Associated Press, published by the Chicago Tribune, 1940. Photograph. This original wartime press photograph captures British Prime Minister Winston S. Churchill, accompanied by his close friend and chief scientific advisor Frederick Alexander Lindemann (aka "Prof"), watching an air battle from an observation post near Dover on 28 August 1940 during the Battle of Britain. Setting this image apart from many other press photographs are both that it was significantly augmented for publication, and that the results can be seen in the original newspaper clipping of the published photograph affixed to the verso of the image. The image was significantly cropped and sharpened by the Chicago Tribune artistic staff to focus on Churchill, cigar clenched in his teeth, steel helmet strapped on his head, peering intently as he raises binoculars to his eyes.
The gelatin silver print on matte photo paper measures 7.25 x 9.375 inches (18.4 x 23.8 cm). Condition is very good. The paper shows only light wear and a touch of overall rippling. Art department augmentation is prominent in crop lines separating Churchill, in painting of the background within the crop to further isolate Churchill, and in outlining to clarify Churchill’s fingers, facial features, and kit. Affixed to the verso is an original newspaper clipping of the cropped and augmented image as published. The clipping attributes the image to “Associated Press Wirephoto” and is captioned “Wearing a steel helmet, Winston Churchill, British prime minister, watches an air battle on Aug. 28 from inside observation post near Dover.” The caption is ink-stamped “SEP 4 1940” and titled “Watches Air Battle”. An accompanying document testifies that this print is an original archive photograph of the Chicago Tribune.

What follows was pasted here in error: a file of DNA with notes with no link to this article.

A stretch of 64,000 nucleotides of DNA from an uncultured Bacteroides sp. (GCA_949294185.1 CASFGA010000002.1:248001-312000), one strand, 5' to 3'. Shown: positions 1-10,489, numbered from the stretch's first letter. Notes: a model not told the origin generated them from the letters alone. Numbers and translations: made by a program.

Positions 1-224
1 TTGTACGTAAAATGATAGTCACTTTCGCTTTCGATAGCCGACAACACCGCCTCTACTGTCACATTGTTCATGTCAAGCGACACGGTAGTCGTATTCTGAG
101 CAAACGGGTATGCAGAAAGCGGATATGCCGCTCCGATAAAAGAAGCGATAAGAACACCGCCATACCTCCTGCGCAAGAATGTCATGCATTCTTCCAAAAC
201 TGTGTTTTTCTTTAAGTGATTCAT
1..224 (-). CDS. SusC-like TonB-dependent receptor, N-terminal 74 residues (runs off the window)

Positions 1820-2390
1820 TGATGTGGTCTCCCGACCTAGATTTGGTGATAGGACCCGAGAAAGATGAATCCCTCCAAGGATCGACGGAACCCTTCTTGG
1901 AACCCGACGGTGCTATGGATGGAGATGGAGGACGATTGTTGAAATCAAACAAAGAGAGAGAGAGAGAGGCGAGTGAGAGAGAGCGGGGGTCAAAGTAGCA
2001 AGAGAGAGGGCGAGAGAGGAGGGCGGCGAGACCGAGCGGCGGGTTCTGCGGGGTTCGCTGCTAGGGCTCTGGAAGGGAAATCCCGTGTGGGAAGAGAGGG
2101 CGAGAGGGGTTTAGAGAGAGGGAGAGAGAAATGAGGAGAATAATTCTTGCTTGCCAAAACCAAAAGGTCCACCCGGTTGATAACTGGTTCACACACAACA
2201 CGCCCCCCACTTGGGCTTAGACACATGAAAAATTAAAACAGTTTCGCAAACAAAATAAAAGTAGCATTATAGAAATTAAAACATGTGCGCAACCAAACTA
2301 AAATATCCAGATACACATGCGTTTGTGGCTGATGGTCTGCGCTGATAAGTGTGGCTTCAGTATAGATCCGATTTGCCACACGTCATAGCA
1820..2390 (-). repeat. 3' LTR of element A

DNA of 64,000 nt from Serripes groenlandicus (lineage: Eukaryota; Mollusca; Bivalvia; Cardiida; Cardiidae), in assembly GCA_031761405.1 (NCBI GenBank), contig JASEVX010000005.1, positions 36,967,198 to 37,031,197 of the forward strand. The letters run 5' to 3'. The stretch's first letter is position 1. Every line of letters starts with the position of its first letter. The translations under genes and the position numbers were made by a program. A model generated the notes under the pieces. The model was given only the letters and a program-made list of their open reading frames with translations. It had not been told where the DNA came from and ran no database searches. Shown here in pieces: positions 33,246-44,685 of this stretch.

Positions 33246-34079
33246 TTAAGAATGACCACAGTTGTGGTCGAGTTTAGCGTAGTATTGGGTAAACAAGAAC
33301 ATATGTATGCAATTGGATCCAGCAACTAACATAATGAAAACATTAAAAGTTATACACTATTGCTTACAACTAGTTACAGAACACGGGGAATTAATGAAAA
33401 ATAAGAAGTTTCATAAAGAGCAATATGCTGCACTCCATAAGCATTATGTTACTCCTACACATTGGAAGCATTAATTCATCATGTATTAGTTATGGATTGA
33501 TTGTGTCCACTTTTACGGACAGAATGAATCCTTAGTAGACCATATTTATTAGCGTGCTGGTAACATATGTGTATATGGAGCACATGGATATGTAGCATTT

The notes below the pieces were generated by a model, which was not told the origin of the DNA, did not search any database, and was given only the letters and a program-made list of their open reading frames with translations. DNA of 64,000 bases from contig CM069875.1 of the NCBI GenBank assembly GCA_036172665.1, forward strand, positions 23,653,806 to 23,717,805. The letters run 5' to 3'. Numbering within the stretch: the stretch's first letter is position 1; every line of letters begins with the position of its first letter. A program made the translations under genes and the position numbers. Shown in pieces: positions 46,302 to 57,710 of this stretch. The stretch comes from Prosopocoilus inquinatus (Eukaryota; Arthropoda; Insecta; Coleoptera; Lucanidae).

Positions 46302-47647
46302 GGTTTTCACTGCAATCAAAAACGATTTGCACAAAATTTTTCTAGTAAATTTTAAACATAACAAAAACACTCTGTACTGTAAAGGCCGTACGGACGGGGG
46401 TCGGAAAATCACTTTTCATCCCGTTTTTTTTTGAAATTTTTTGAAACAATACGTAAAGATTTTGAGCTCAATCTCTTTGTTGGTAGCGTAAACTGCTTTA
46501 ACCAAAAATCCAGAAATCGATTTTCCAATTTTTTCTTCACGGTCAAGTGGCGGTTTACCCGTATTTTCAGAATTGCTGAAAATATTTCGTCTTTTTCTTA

This photo was captured on 28 August 1940 when Churchill, concerned by the effect of intensified German air raids on the British population, made “a visit to the South-East coast defences at Dover and Ramsgate”. Churchill returned to Downing Street ‘much affected…” by the plight of those whose homes had been damaged or destroyed. “The casualty figures from air bombardment for the week… were higher than any previous week: a total of 296 killed and 565 seriously injured.” And on 31 August, Churchill received news a ship taking children to the United States had been sunk, which “disturbed him particularly”. Churchill returned from Ramsgate “determined” to “browbeat the Chancellor of the Exchequer” into compensating “those whose houses had been destroyed or badly damaged.” (Gilbert, Vol. VI, pp. 760-764)
When Churchill became Prime Minister on 10 May, 1940, the war for Britain was not so much a struggle for victory as a struggle to survive. Churchill’s first six months in office would see, among other near-calamities, the Battle of the Atlantic, the fall of France, evacuation at Dunkirk, and the Battle of Britain. Hitler intended the Battle of Britain as the preparatory effort to gain air superiority prior to an invasion of England. The question was far from settled when this photograph was taken.
During the first half of the twentieth century, photojournalism grew as a practice, fundamentally changing the way the public interacted with current events. Newspapers assembled expansive archives, with physical copies of all photographs published or deemed useful for potential future use, their versos typically marked with ink stamps and notes providing provenance and captions. Photo departments would often take brush, paint, pencil, and marker to the surface of photographs themselves – as was quite dramatically done with this image - to edit them before publication. Today these photographs exist as repositories of historical memory, technological artifacts, and often striking pieces of vernacular art. Item #006011